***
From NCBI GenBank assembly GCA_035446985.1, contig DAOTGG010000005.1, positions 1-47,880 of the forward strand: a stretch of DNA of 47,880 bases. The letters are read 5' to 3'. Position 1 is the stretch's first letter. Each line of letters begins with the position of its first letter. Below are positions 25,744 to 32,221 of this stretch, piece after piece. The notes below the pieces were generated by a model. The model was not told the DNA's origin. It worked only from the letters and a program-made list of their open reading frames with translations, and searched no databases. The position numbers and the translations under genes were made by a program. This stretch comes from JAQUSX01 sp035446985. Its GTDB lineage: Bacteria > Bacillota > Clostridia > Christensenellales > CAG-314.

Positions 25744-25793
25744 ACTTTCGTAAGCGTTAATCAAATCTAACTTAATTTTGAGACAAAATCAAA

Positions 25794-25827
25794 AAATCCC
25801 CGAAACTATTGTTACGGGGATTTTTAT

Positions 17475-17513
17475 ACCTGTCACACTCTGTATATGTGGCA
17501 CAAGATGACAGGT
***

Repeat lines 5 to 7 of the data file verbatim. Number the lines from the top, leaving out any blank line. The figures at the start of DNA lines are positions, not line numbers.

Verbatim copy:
25794 AAATCCC
25801 CGAAACTATTGTTACGGGGATTTTTAT

Positions 17475-17513